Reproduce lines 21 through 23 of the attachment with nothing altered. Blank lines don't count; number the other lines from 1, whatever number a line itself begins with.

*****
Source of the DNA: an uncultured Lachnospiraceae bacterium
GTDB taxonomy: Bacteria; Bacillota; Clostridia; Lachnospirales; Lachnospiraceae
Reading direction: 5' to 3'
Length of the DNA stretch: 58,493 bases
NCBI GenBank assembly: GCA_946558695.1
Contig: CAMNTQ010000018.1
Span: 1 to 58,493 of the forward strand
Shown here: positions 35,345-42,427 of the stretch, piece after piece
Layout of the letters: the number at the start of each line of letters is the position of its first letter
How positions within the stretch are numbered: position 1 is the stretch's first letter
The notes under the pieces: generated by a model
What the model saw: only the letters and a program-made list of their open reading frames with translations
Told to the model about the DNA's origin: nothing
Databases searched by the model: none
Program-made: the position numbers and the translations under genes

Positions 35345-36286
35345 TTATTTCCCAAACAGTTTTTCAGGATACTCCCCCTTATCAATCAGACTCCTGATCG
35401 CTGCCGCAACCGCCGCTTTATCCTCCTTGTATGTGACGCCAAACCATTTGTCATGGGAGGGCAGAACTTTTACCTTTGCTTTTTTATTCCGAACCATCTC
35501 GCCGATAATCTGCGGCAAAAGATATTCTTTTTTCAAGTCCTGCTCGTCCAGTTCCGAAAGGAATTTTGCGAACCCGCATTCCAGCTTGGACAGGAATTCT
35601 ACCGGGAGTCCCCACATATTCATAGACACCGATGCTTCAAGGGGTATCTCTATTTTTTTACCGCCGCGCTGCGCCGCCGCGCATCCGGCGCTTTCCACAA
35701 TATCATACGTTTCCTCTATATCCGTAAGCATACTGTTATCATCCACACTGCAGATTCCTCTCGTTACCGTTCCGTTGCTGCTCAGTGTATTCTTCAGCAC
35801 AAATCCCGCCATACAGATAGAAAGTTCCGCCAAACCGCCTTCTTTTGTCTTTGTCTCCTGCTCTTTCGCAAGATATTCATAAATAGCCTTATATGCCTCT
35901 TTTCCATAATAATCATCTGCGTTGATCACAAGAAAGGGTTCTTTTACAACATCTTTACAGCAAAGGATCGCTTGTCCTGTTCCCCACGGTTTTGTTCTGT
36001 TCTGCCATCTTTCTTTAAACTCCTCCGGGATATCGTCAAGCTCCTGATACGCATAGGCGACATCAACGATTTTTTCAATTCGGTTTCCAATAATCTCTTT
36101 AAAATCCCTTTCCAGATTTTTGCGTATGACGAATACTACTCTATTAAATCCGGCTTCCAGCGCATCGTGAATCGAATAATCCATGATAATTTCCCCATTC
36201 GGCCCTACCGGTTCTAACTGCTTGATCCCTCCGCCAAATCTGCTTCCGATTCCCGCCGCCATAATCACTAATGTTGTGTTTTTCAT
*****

35701 TATCATACGTTTCCTCTATATCCGTAAGCATACTGTTATCATCCACACTGCAGATTCCTCTCGTTACCGTTCCGTTGCTGCTCAGTGTATTCTTCAGCAC
35801 AAATCCCGCCATACAGATAGAAAGTTCCGCCAAACCGCCTTCTTTTGTCTTTGTCTCCTGCTCTTTCGCAAGATATTCATAAATAGCCTTATATGCCTCT
35901 TTTCCATAATAATCATCTGCGTTGATCACAAGAAAGGGTTCTTTTACAACATCTTTACAGCAAAGGATCGCTTGTCCTGTTCCCCACGGTTTTGTTCTGT